What are the areas being assessed?
The New Mexico Early Learning Guidelines (ELG) cover 7 Developmental Domains:
- Physical Development Health and Well Being
- Aesthetic Creativity
- Scientific Conceptual Understanding
- Self Family and Community
- Approaches to Learning
All of domains listed above (with the exception of Aesthetic Creativity) will be covered by the KOT. In addition to these developmental domains, the following domains have been linked to the New Mexico Kindergarten Standards and are represented on the KOT:
- Physical Education
- English Language Arts
- Social Studies
Why are these areas being assessed?
Research has shown that KEAs must address multiple developmental domains and diverse cultural contexts. School readiness encompasses a range of child development domains, including:
- Physical well-being and motor development;
- Socio-emotional development;
- Approaches toward learning;
- Language and emergent literacy; and
- Cognitive skills.
The developmental domains that are found on the KOT have been directly linked and aligned to the essential domains of school readiness and the New Mexico Content Standards.
Why are students being assessed?
Understanding the developmental characteristics of children as they enter school and the types of early experiences that are linked to school success are of great interest to state stakeholders, including educators at the preschool and elementary levels, program developers, early childhood researchers, and parents. Assessing students at the start of kindergarten is one way to help these stakeholders understand children’s developmental strengths and limitations. Because of this, a growing demand has emerged for reliable and trustworthy assessments that describe what children know and are able to do when they enter kindergarten. In a comprehensive assessment system, this information also can be used as a catalyst to strategically address the preparedness of all children for the challenges of subsequent grades (Saluja, Scott-Little, & Clifford, 2000).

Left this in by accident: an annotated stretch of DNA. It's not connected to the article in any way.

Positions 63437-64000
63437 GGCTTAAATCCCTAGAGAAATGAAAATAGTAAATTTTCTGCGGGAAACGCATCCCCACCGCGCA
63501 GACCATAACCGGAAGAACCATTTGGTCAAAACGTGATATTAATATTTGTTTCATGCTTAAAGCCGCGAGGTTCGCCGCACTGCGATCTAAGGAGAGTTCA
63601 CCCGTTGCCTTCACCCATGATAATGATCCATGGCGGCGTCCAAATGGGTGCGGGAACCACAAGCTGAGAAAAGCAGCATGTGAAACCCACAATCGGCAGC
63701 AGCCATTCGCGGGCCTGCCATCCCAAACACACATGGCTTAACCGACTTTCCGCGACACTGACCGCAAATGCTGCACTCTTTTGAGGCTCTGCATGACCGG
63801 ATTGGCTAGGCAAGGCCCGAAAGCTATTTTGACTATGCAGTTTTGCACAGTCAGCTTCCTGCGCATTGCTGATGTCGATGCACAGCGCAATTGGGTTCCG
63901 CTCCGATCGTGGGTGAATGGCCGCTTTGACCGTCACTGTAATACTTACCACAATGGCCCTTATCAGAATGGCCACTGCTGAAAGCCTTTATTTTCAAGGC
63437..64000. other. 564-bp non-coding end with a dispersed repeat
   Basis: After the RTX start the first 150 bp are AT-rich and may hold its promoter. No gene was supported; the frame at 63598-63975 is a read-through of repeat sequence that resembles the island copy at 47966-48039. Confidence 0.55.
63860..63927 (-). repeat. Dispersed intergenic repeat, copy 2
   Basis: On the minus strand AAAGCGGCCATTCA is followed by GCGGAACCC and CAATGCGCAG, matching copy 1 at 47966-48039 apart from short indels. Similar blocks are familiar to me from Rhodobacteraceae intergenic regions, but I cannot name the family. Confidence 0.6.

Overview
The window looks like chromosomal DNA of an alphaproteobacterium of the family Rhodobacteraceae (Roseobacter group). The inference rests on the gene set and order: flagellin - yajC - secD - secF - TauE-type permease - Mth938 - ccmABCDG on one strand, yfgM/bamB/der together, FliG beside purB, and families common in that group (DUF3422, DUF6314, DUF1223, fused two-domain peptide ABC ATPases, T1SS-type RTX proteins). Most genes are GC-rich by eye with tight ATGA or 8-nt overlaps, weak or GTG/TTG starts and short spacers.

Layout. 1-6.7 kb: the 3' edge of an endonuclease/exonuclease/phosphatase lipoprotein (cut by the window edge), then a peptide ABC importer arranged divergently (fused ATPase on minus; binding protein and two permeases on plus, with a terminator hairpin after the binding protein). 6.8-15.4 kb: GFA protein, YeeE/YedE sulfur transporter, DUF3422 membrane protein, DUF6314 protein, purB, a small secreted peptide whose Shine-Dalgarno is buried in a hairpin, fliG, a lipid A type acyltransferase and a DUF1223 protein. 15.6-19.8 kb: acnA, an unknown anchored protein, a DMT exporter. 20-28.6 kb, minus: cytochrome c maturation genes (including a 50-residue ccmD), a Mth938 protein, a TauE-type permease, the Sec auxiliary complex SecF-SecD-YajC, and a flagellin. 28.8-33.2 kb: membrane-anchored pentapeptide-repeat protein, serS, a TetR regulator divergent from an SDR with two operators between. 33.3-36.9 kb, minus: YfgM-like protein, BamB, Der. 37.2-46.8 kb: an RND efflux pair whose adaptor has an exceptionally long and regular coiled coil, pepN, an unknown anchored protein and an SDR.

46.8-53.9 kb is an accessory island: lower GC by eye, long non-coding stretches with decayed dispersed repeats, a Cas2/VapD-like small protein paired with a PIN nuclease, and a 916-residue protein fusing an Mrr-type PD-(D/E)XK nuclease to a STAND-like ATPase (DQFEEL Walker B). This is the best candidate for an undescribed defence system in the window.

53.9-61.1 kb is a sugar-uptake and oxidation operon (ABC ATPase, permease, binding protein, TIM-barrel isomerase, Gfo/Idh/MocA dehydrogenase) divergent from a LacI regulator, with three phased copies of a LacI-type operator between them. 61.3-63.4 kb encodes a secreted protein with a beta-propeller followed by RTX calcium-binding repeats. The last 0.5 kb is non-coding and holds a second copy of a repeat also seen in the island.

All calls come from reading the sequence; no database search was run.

Research also suggests that carefully designed kindergarten readiness assessments can be used to support children’s development and measure their readiness for standards-based learning (Ackerman & Barnett, 2005; National Research Council [NRC], 2009; Shepard, Kagan, & Wurtz, 1998; Stedron & Berger, 2010). Finally, longitudinal research focusing on achievement gaps among middle and high school students has found those gaps to have been observed as early as kindergarten (Stedron & Berger, 2010).
How are the students assessed?
The KOT is an observational assessment. Observational assessments involve the student’s teacher watching students as they engage in normal day-to-day classroom activities and evaluating their performance. KOT observations will be conducted during the course of “normal” day-to-day instruction. Teachers will record observations then determine which one of the performance levels best describes the behaviors observed using the descriptors to guide decision-making. The student’s performance is compared to a specific learning objective or performance standard and not to the performance of other students.
How is the New Mexico Public Education Department (PED) supporting the participating teachers and districts?
The PED has been very involved in the process of the KOT development. PED early learning staff members have sought input and feedback from a variety of New Mexico stakeholders, gathering information through surveys, focus groups, and pilot testing. Future plans for the KOT include, teacher and administrator trainings, field testing, as well as additional surveys and focus groups. The PED is utilizing the Regional Education Cooperatives Association (RECA) to support districts in their implementation of the KOT. The RECA is composed of nine Regional Education Cooperatives located throughout New Mexico.
How does the KOT work in coordination with DIBELS Next or other assessments I already administer in my classroom?